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Jun 20, 2010

FSA sends signal on disclosure with record fine

Photo-Me created false market in its shares for 44 days, says regulator

The Financial Services Authority (FSA), the UK’s financial watchdog, has fined Photo-Me International £500,000 ($740,000) for failing to disclose price sensitive information quickly enough.

The fine – the largest of its kind, according to the FSA – is intended to send a signal to other listed companies that they must live up to their disclosure obligations or face the possibility of similar action.

‘It’s not a new issue but the FSA are following up what they have been saying for a while, which is making it clear to people that the obligations are there to be taken seriously,’ comments Jonathan Herbst, partner at law firm Norton Rose.

Photo-Me fell foul of the rules because it delayed releasing inside information, which created a false market in its shares, says the FSA in a statement.

The company, which manufactures and sells photo-processing equipment called minilabs, made statements at the end of 2006 that gave the impression it would win significant sales contracts and make strong minilab sales generally, says the statement.

By early 2007, however, Photo-Me was no longer in exclusive negotiations with one important retailer, while minilab sales had fallen 40 percent behind budget, the regulator states.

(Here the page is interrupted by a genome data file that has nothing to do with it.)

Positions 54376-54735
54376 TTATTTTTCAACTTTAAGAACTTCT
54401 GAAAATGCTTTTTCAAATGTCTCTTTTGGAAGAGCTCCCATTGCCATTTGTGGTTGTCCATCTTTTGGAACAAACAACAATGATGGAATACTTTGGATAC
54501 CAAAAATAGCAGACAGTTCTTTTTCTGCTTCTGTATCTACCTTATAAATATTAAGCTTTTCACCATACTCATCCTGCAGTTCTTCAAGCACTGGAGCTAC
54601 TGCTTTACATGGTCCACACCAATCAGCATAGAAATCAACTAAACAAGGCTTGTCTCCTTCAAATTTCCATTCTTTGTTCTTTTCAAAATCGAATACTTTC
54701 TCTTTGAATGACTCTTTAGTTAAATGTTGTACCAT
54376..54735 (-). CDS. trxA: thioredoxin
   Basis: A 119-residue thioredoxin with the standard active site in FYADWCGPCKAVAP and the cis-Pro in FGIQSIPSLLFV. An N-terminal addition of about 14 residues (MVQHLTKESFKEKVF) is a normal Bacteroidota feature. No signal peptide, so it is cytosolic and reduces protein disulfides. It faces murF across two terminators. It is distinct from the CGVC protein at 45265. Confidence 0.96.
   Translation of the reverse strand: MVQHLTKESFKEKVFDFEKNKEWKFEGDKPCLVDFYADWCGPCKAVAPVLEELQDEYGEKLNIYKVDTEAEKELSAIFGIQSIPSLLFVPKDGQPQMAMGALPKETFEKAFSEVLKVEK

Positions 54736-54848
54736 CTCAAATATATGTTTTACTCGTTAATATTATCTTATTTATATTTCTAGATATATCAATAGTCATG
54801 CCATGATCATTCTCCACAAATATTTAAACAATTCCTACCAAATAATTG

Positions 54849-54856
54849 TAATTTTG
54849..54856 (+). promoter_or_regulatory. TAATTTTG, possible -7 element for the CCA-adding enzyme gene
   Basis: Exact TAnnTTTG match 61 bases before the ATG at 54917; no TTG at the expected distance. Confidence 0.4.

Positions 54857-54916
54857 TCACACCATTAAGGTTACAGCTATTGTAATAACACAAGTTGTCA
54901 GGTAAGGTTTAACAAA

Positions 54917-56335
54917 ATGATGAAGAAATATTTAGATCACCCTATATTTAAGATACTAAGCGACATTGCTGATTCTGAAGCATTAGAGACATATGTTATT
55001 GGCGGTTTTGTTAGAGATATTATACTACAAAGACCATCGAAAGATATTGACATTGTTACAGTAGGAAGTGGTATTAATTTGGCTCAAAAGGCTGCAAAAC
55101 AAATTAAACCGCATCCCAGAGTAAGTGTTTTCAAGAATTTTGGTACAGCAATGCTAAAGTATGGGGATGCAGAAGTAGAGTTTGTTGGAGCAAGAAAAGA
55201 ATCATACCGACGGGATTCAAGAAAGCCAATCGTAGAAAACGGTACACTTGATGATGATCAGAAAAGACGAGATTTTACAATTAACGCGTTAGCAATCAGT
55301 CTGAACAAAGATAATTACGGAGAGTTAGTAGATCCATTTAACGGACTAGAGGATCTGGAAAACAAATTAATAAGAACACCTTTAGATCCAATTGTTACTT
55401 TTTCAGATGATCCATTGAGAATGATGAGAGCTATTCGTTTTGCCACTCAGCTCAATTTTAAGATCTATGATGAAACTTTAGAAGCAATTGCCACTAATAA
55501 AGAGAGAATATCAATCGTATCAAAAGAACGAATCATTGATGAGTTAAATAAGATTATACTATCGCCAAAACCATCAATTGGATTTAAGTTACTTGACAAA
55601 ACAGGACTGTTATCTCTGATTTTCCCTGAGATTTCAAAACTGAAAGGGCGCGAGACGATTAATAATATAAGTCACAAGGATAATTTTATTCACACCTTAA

Neither of these two details was released quickly enough to the market, says the FSA, resulting in a false market for 44 days. When the poor performance was released to the market, in the shape of a profit warning on March 2, 2007, Photo-Me’s shares fell 24 percent.

The Photo-Me case is a clear example of breaking the rules, says Herbst, but he notes it is not always as clear cut. ‘There are, at the edges, some quite complicated questions about how long you can delay,’ he explains. ‘This is a fairly clear case, but there are at the margins much more difficult cases.’

This is the fourth time in the last two years the FSA has taken action against public companies over the release of price sensitive information. This includes the case of Wolfson Microelectronics, which was fined £140,000 in January 2009 after following the advice of its IR agency and not disclosing to the market the loss of a contract.

Photo-Me notes the FSA’s fine in a statement, in which it says the company is ‘disappointed’ by the size of the fine but ‘welcomes the fact that the FSA has not found that any directors or previous directors were at fault in this matter’.

Photo-Me adds: ‘The company maintains that the FSA has underestimated the real-time difficulties faced by the company in updating the market on the possible outcome of the relevant complex contractual negotiations. However, the board has decided it is not in the best interests of shareholders to incur further legal costs (none of which would be recoverable even if the company was successful) and expend considerable executive time in pursuing its appeal.’